The Art Of Sonny Liew: Of Fate, Charlie Chan and going Boom

(Image: Epigram Books)
(Image: Epigram Books)


As an artist, Liew is also philosophical about whether he’ll be able to do something like this again.

“It’s the longest book I’ve ever done,” mused Liew, pausing. “Just in terms of length and time taken it’s the most I’ve spent on my own stories. I wonder whether I’ll get the chance to do something similar again, or when it’ll happen.”

“I (also) wonder whether I’ll come up with anything as interesting again, or whether I’ll end up a bit repetitive in the future,” said Liew. “I always liked playing with old comics, new comics, in Malinky Robot there’s one story where you look at that. So I’ve done that before, so there’s a slight worry that it’s going to be a sort of habit I fall into.”

“Even though there’s a story right now I’m thinking of that’s kind of like that, although it’s a different thing, there’s always that fear,” he added. “Even (director Martin) Scorsese, I don’t think he’s doing anything as good as his early movies – Mean Streets, Raging Bull – he’s come back to the same themes but it’s never quite as fresh.”

Pantheon Books has picked up the international rights for Charlie Chan, and it’ll even be available in France and Italy – proof to Liew that the book he did at least has some merit.

“It’s been sold to France and Italy, and for me I think that’s a way of saying maybe it’s OK in a sense,” said Liew. “It also helps in the ‘whether the book will reach a wider audience’. I initially had no idea if it would even have reach beyond of Singapore.”

“You never feel like you’ve made it, you know,” said Liew. “For a short period, maybe a couple of days, when I got the Pantheon deal, ‘yeah I’ve got a deal!’ After a few days, it’s like ‘what am I going to do next?’. It doesn’t last long, the euphoria.”

“What sells and what doesn’t sell is hard to predict,” said Liew. “The best selling comics in Singapore tend to be those movie and TV tie-ins … The Journey was selling like hotcakes, and I’m sure the comic based on Ah Boys To Men was doing very well.”

“If you want to sell comics, there is quite an obvious way to do it,” added Liew. “I hope it does well.”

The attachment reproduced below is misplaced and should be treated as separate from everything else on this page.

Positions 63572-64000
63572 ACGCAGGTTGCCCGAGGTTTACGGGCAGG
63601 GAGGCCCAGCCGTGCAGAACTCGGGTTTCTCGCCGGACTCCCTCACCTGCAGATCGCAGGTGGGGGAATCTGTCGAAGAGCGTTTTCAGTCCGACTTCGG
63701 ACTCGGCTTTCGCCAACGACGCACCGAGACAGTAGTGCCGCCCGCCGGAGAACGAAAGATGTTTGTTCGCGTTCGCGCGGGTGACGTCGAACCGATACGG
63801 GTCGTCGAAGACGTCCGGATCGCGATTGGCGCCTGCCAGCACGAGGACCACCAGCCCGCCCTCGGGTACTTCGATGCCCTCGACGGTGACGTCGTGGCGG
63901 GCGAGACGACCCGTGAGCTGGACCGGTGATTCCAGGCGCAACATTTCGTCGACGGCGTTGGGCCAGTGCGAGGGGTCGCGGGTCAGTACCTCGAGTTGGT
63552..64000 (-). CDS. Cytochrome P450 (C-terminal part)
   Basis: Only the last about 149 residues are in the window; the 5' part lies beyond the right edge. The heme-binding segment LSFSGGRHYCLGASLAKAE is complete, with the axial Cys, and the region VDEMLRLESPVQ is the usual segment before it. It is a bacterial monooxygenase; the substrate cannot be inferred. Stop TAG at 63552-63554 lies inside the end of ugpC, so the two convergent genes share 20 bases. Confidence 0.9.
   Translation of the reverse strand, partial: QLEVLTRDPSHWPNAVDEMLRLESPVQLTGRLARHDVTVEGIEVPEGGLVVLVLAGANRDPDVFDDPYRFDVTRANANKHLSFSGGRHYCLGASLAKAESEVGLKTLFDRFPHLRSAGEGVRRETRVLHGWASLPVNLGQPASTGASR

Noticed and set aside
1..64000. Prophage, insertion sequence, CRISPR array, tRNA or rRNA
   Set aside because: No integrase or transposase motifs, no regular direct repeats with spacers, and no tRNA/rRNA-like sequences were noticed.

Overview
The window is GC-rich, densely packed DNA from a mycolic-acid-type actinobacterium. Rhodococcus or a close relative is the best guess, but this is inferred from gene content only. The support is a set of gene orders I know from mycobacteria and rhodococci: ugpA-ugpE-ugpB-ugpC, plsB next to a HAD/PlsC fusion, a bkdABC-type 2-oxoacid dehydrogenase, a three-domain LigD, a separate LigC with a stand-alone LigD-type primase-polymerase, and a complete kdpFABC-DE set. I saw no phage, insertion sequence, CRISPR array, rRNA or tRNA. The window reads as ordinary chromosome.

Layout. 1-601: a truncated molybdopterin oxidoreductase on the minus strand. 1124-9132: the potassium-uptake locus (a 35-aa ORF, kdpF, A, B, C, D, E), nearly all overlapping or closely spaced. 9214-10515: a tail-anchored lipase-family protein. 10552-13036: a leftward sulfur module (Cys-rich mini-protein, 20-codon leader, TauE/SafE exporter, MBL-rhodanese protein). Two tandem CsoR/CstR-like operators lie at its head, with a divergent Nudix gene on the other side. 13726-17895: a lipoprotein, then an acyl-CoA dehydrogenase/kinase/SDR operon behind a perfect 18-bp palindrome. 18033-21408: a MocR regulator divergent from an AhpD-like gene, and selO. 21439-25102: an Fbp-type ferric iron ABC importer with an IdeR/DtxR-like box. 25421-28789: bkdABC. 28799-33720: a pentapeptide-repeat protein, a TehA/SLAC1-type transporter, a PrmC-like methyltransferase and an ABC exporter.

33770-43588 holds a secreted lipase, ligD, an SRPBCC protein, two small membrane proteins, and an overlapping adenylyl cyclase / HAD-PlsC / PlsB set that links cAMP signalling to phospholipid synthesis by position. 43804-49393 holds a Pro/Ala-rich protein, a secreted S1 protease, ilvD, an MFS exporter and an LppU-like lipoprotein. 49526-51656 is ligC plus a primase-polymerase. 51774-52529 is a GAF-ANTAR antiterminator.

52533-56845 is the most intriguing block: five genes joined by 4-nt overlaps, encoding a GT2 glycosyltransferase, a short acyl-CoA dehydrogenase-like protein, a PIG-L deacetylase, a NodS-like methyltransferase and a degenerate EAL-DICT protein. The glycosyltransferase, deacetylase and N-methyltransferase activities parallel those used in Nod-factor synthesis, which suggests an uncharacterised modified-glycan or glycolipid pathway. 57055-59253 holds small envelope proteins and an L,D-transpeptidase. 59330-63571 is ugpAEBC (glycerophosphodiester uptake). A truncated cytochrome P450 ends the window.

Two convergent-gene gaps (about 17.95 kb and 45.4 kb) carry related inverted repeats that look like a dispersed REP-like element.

The cover of The Shadow Hero. (Image: First Second Books)
The cover of The Shadow Hero. (Image: First Second Books)


The release of Charlie Chan marks another impressive milestone for Liew in just a short period of time: The Shadow Hero, for which he performed art duties, is nominated for the 2015 Eisner Awards under “Best Publication for Teens”. (Writer Gene Luen Yang is also nominated in the same category as well as best writer for his work on The Shadow Hero and Avatar: The Last Airbender.)

This isn’t even his first nomination – Wonderland (with writer Tommy Kovac) was nominated in 2011 – but despite previous work with Marvel and Vertigo, things weren’t always so promising.

“Two or three years ago I was wondering where my career was going – I felt like I was stalling,” said Liew. “The time when I was getting work from Marvel was because of one or two editors who liked my work. When they left, it was gone. I always say Disney killed my career.”

Liew says that two projects – one about Pinocchio and one about Huckleberry Finn – were canned after Disney bought over Marvel in 2009.

“Part of the reason of doing Charlie Chan was it felt like a bit of a moonshot,” said Liew. “Just try and see what happens. And right now it seems to be gaining traction, in terms of Pantheon, and Shadow Hero has helped as well.”

But even The Shadow Hero nearly wasn’t going to be a success – for Liew, who revealed that he nearly passed on the book before his agent forced him to take it up. And now, there’s more good news.

“Boom! is offering me a multi-book deal,” Liew revealed. “We haven’t signed anything yet, but I think it’s in place. I feel like I’m in a position to make some choices, which is good, but is scary.”

“One example I remember the actor who was supposed to play Wolverine instead of Hugh Jackman,” said Liew, referring to Dougray Scott who (in)famously had to give up his role as Wolverine after the filming schedule of Mission: Impossible II overran. “You wonder whether these these things impact your career and choices. Well, again, you can’t tell until it happens.”

With The Art Of Charlie Chan released, and with Dr Fate on its way, Sonny Liew, right now, is content.

“I have no complaints. It’s a good a place as I could imagine, two, three years ago.”

The Art Of Charlie Chan Hock Chye is now available at Epigram Books for S$34.90. Order soon for an autographed copy! Sonny Liew’s official book launch will be held TODAY, May 30, Kinokuniya Ngee Ann City, 2pm.

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